Editorial:Question mark over pay rises
Kapiti Coast ratepayers should be asking themselves one simple question after council chief executive Pat Dougherty pocketed a $44,000 pay rise.
It is this: If the councillors who voted for the increase really thought it could be justified to those who must foot the bill, why did they make their decision behind closed doors then try to keep it secret?
Kapiti pensioners, especially, will query the generous 18.2 per cent rise, which takes Mr Dougherty's salary package to $285,000. The extra $44,000 a year, backdated to August, is more than twice the annual superannuation for a single person living alone and comes as Kapiti Coast homeowners face a 12 per cent rate rise next year.
Coasters should also question why Mr Dougherty was deemed worthy of such reward given he has presided over costly budget blowouts on major projects. The council will have to sell land to fund the $5 million increase in the expected price of constructing a planned aquatic centre, upgrading the civic centre has ballooned by more than $1m and work on Otaki's Main St, described as a "fiasco" by locals, is so far $660,000 over budget.
Kapiti ratepayers might also wonder at the extraordinarily blase attitude of councillor Peter Ellis, who apparently thought upping Mr Dougherty's pay by $846 a week was of such little consequence, he cannot even remember how he voted.
Councillors who did support the rise say it was based on expert advice that Mr Dougherty was underpaid compared with other chief executives in similar-sized councils. If so, it demonstrates that the amounts now paid to what used to be known as town clerks are clearly excessive.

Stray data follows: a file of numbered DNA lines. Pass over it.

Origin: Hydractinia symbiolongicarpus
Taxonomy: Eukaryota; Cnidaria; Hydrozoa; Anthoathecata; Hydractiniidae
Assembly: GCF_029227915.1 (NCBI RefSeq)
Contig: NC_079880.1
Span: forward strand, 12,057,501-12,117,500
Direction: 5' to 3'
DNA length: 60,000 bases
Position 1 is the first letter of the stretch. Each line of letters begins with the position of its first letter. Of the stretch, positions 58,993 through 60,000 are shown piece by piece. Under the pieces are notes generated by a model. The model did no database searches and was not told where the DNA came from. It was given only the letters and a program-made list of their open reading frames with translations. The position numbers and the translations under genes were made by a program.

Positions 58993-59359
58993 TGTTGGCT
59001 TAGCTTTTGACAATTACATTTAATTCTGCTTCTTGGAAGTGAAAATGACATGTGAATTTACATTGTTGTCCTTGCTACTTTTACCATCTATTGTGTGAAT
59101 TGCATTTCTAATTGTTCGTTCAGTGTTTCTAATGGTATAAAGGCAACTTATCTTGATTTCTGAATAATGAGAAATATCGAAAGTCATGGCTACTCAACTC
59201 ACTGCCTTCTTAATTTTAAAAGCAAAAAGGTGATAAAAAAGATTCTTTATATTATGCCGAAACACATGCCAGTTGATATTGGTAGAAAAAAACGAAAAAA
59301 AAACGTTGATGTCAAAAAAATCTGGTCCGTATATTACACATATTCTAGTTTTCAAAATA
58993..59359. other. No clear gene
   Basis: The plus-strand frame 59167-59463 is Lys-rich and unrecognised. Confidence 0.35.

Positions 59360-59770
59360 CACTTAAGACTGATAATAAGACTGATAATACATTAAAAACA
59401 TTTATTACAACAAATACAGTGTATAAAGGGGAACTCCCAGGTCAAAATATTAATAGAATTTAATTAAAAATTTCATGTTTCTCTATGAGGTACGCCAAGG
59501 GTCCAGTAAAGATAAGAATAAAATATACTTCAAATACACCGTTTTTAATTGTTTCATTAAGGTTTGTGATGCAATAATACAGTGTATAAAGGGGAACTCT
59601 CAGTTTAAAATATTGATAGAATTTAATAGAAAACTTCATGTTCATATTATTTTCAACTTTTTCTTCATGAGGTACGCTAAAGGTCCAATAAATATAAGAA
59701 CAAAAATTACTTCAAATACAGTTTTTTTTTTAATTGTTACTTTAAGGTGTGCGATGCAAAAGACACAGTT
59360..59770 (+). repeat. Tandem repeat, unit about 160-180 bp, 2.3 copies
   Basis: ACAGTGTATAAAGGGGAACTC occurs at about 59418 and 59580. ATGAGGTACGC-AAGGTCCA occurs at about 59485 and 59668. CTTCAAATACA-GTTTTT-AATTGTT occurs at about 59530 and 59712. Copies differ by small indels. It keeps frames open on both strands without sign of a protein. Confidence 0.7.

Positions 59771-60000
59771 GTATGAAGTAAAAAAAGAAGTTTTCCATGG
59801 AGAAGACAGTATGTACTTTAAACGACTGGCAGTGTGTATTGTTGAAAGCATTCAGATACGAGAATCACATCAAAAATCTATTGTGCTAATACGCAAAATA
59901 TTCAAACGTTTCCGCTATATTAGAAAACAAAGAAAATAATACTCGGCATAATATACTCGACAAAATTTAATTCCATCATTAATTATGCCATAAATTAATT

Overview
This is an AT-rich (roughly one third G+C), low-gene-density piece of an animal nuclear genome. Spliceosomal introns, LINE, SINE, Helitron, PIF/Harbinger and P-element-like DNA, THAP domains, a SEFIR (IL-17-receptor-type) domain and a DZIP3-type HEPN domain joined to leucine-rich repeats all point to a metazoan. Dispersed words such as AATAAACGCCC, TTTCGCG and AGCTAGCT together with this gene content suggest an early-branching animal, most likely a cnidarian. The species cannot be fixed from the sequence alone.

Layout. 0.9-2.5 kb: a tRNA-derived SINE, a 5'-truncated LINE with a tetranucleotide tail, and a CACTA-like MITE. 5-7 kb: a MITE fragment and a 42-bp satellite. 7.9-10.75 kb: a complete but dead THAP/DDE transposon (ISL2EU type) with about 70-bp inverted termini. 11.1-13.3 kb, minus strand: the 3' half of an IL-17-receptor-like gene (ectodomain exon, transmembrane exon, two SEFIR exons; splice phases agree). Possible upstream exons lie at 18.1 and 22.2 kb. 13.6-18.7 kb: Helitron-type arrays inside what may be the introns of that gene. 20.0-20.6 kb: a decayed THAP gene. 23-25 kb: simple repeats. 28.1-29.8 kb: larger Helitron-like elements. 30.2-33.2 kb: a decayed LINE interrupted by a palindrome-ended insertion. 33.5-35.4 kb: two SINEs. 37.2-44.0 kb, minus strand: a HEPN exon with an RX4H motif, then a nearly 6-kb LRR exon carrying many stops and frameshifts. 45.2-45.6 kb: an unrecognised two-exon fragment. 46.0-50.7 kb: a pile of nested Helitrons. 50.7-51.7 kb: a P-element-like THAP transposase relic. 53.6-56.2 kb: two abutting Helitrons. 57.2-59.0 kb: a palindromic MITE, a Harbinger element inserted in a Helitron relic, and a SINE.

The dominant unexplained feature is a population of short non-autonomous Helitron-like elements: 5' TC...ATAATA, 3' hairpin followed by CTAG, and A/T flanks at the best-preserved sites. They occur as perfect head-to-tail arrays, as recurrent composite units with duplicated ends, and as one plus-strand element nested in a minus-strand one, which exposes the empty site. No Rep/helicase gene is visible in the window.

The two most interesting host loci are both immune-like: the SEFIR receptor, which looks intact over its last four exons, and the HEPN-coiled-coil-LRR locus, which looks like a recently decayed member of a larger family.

The usual benchmark for remunerating high-ranking public officials is the salaries of private sector chief executives. On one level, that is fair enough. Kapiti Coast District Council, for example, employs about 260 staff, about the same as a moderate New Zealand company.
There is no comparison, however, between the roles and responsibilities of a company boss and a council chief executive. Those heading private companies must generate income and return profits and are accountable to shareholders for their performance. A council chief executive manages a budget funded mostly from rates and oversees spending and services. Kapiti Coast ratepayers might well ask whether Mr Dougherty has done that as well as they would like, given the budget blowouts on his watch.
Kapiti Mayor Jenny Rowan says a key factor in Mr Dougherty's pay rise was his workload for the year ahead, but that also deserves scrutiny. His tasks will include completing the district plan review, preparing the long-term plan, working with the NZ Transport Agency on the Kapiti Expressway and progressing water supply and metering projects.
They are undeniably important jobs, but nothing more onerous than those faced by chief executives at other local authorities. If Mr Dougherty's salary for simply doing his job must be increased to match what those chief executives are earning, then he is not being paid too little, they are being paid far too much.
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